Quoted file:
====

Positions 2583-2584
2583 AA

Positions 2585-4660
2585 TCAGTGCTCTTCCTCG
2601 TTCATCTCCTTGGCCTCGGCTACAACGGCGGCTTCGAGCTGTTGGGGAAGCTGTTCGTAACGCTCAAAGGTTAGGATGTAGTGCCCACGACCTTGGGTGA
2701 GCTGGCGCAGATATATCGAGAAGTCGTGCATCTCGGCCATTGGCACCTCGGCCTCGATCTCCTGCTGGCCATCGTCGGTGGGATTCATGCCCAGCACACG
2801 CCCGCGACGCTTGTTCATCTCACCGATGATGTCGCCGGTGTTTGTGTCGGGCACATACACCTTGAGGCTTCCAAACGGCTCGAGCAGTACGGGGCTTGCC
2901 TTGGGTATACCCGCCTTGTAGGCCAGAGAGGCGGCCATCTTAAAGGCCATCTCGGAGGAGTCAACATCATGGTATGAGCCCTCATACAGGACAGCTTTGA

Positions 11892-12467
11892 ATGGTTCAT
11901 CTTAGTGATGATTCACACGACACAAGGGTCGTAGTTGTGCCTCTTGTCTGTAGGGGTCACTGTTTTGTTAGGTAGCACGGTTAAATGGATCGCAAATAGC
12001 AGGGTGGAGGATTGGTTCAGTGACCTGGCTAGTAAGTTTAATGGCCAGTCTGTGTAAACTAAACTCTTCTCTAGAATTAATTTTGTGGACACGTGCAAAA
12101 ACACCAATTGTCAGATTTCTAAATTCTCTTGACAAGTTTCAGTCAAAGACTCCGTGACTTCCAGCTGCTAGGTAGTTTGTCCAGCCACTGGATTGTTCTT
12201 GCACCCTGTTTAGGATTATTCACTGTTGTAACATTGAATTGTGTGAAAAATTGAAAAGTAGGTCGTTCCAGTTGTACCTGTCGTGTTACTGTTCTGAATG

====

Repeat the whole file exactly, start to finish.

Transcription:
Positions 2583-2584
2583 AA

Positions 2585-4660
2585 TCAGTGCTCTTCCTCG
2601 TTCATCTCCTTGGCCTCGGCTACAACGGCGGCTTCGAGCTGTTGGGGAAGCTGTTCGTAACGCTCAAAGGTTAGGATGTAGTGCCCACGACCTTGGGTGA
2701 GCTGGCGCAGATATATCGAGAAGTCGTGCATCTCGGCCATTGGCACCTCGGCCTCGATCTCCTGCTGGCCATCGTCGGTGGGATTCATGCCCAGCACACG
2801 CCCGCGACGCTTGTTCATCTCACCGATGATGTCGCCGGTGTTTGTGTCGGGCACATACACCTTGAGGCTTCCAAACGGCTCGAGCAGTACGGGGCTTGCC
2901 TTGGGTATACCCGCCTTGTAGGCCAGAGAGGCGGCCATCTTAAAGGCCATCTCGGAGGAGTCAACATCATGGTATGAGCCCTCATACAGGACAGCTTTGA

Positions 11892-12467
11892 ATGGTTCAT
11901 CTTAGTGATGATTCACACGACACAAGGGTCGTAGTTGTGCCTCTTGTCTGTAGGGGTCACTGTTTTGTTAGGTAGCACGGTTAAATGGATCGCAAATAGC
12001 AGGGTGGAGGATTGGTTCAGTGACCTGGCTAGTAAGTTTAATGGCCAGTCTGTGTAAACTAAACTCTTCTCTAGAATTAATTTTGTGGACACGTGCAAAA
12101 ACACCAATTGTCAGATTTCTAAATTCTCTTGACAAGTTTCAGTCAAAGACTCCGTGACTTCCAGCTGCTAGGTAGTTTGTCCAGCCACTGGATTGTTCTT
12201 GCACCCTGTTTAGGATTATTCACTGTTGTAACATTGAATTGTGTGAAAAATTGAAAAGTAGGTCGTTCCAGTTGTACCTGTCGTGTTACTGTTCTGAATG